If you and another entity within your multinational group agree to buy or sell goods or services with each other, these transactions must be priced properly to ensure the appropriate amount of profit is reported in Canada. There are a lot of things to be concerned about with Transfer pricing. If your purpose is a tax strategy, you may end up regretting that decision.
Whenever you undertake a strategy to avoid taxes for the purpose of saving taxes as a business strategy, you are inviting an attack from CRA.

A common sense and safe policy; is for each party to charge a fair price based on normal accounting. If your pricing cannot be attacked as robbing Peter to save taxes by Paul, then you are fine.
In other words, Transfer pricing legislation requires that these transactions occur under arm’s length terms and conditions.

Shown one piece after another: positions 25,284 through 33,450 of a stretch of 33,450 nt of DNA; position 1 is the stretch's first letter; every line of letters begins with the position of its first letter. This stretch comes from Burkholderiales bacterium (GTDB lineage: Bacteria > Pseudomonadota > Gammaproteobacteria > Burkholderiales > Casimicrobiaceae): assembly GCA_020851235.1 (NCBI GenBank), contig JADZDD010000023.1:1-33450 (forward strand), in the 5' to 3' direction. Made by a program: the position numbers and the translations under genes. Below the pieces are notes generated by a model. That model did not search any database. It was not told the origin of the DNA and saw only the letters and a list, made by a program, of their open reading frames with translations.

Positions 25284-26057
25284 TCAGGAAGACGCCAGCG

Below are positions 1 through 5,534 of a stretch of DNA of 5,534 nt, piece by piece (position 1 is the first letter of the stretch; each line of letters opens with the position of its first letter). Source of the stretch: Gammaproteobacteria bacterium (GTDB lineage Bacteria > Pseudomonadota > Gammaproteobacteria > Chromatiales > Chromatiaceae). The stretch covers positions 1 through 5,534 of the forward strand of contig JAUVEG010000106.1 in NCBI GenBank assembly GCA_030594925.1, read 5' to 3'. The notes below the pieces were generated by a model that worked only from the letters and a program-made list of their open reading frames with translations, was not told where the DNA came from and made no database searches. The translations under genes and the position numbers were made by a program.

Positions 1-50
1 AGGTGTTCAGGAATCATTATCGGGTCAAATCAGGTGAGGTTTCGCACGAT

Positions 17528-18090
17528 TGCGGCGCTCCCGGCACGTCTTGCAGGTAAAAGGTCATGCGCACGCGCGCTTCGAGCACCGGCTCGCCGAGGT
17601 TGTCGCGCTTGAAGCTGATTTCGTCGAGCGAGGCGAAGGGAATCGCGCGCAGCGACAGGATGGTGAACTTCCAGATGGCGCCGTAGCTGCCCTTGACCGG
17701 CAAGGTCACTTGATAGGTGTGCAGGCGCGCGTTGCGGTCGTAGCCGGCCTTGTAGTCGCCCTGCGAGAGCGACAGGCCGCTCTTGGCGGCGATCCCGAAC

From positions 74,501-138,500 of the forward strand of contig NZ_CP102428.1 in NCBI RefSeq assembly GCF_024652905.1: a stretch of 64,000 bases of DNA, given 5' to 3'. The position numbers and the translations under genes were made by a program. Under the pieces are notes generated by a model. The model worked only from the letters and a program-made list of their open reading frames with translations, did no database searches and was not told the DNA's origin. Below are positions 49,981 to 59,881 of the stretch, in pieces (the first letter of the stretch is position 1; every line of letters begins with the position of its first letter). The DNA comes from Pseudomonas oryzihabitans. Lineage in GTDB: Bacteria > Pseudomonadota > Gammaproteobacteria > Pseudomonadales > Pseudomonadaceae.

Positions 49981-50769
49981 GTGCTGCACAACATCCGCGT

The arm’s length principle

For tax purposes, the arm’s length principle means that the terms and conditions should be identical whether you are dealing with parties at arm’s length or not. For example, transactions between a parent company and its related parties are subject to transfer pricing rules. Applying the arm’s length principle is generally based on a comparison of the prices, or profit margins, that non-arm’s length parties use or obtain, with those of arm’s length parties engaged in similar transactions.

Canada’s transfer pricing rules apply if:

  • two or more parties are involved;
  • one or more of the parties is a taxpayer for Canadian tax purposes. An entity can be non-resident but still be a taxpayer for Canadian income tax purposes;
  • it is a cross-border transaction involving Canada;
  • the Canadian taxpayer and at least one of the offshore parties are not dealing at arm’s length and;
  • the parties enter into a series of transaction.
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